Save the Children has published their annual report "State of the World's Mothers 2012" which gives an in depth look at the complexities of being a mother in different parts of the world.  It's a fascinating report and one well worth the time!

How can you help?
1.  Volunteer to teach maternal nursing to skilled health workers with organizations like Refuge International, Midwifes for Haiti, Grounds for Health or Empathy Uganda.  You can also search our Directory for more organizations that focus on Women's Health.
2.  Not able to travel overseas?  Try volunteering at a women's shelter or crisis pregnancy center locally.  These women have struggles and needs that can be addressed by those willing to reach out and care.
3.  World Vision has fantastic blog articles related to Mother's Day to read and consider sponsoring a child. 

Sunday, May 6, 2012

Happy Nurses Day!

“Nursing is much more than just holding someone's hand. 
It is mathematics, no less than construction. 
It is science, no less than a chemist. 
It is task management, no less than a CEO. 
It is research, no less than a detective. 
It is hard work, no less than manual labor. 
It is giving, caring and guidance, no less than any advisor. 
It is multi-tasking, no less than a foreman. 
It is nurturing strengths and working with the weaknesses, no less than a chaplain. It is helping others be all they can be, just like the ad for the Army. 
It is accepting that women have strengths, as well as nurturing skills. 
It is accepting that men have compassion, as well as caring skills.”
Verbatim comment from “Men in Nursing” Survey (2004)

Happy Nurses Day and Week from One Nurse At A Time!

Friday, May 4, 2012

"I am taking this layoff as an opportunity to travel to Peru"

Emily Sorman, LPN will be traveling to Cusco, Peru with the organization A Broader View. There, she will be working in a small community clinic or hospital providing basic medical care. Most indigenous people, especially the children, lack medial attention. These clinics provide necessary health care including dental check ups and immunizations free of charge.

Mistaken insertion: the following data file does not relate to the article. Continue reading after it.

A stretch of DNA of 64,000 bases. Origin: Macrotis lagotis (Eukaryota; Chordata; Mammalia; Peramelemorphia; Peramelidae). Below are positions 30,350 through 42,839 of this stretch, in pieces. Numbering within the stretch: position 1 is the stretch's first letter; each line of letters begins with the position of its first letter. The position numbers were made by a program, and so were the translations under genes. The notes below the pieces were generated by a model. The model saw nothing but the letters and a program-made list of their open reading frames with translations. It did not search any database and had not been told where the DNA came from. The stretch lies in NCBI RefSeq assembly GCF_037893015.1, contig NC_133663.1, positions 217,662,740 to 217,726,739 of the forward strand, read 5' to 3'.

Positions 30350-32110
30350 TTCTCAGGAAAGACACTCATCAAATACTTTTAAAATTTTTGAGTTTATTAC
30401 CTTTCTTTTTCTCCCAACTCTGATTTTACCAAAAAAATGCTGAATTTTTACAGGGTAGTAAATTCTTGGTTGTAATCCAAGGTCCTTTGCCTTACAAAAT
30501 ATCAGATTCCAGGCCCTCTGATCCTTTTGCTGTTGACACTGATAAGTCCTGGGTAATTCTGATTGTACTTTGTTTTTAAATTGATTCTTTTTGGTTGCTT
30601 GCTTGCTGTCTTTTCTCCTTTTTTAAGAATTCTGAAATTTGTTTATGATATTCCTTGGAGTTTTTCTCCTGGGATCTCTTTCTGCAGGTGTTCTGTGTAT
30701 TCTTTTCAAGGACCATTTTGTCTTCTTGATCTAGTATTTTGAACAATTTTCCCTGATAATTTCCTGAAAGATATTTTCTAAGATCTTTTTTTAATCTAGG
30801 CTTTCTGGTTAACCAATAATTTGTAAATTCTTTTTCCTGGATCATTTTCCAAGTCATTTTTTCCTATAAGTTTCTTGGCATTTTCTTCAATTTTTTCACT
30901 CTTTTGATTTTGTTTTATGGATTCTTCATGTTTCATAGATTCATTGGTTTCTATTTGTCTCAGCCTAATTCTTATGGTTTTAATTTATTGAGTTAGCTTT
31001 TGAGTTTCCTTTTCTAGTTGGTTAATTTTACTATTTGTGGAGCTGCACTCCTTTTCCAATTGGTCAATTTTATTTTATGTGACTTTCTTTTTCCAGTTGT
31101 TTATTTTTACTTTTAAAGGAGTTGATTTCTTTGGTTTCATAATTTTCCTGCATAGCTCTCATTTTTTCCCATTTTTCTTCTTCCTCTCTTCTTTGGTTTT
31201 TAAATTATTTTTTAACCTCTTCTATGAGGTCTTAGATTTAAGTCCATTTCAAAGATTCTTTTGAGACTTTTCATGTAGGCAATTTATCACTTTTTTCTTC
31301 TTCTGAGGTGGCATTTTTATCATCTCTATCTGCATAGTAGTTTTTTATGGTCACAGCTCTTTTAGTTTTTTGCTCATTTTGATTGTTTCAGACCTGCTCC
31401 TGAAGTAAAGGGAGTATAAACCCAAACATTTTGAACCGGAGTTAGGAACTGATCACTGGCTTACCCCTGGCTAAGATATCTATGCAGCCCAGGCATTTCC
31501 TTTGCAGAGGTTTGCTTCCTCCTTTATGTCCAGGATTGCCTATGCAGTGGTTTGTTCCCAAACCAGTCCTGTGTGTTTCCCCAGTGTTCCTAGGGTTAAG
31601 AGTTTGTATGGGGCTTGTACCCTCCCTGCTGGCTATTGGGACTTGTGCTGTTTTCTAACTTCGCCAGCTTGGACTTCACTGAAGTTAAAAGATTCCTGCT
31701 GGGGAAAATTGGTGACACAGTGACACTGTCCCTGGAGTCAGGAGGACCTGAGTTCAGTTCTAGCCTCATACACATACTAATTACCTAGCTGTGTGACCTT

In her own words,"I am excited to be submerged in another culture where I am
not completely comfortable. I want to understand what it is like for those who don't have access to the resources we have in The United States. I want to learn and brush up on my Spanish skills. Most importantly, I want to help others who are in need. This is my life's passion, and it is why I became a nurse. I am looking forward to applying to an LPN to RN program in the fall. Many require volunteer health care experience. I can't think of a better or more unique way to get this experience."

Emily feels fortunate to have worked for Swedish Visiting Nurse Services as a Home Health Nurse. Due to financial constraints, the company closed its doors April 27, 2012. This job meant the world to her, but she refused to let it get her down. "I am taking this layoff as an opportunity to travel to Peru and while help provide medical care in a clinic. I am grateful for this scholarship, and look forward to sharing my experience with others."

Emily Sorman graduated from nursing school in her home state of Minnesota in 2009, then worked in Hawaii for a year and a half. She moved to Seattle in 2010, and now considers it home. She will be applying for LPN to RN programs this summer. Emily volunteers regularly at my local food bank. She has also volunteered through One Brick at various events for local community and non-profit organizations.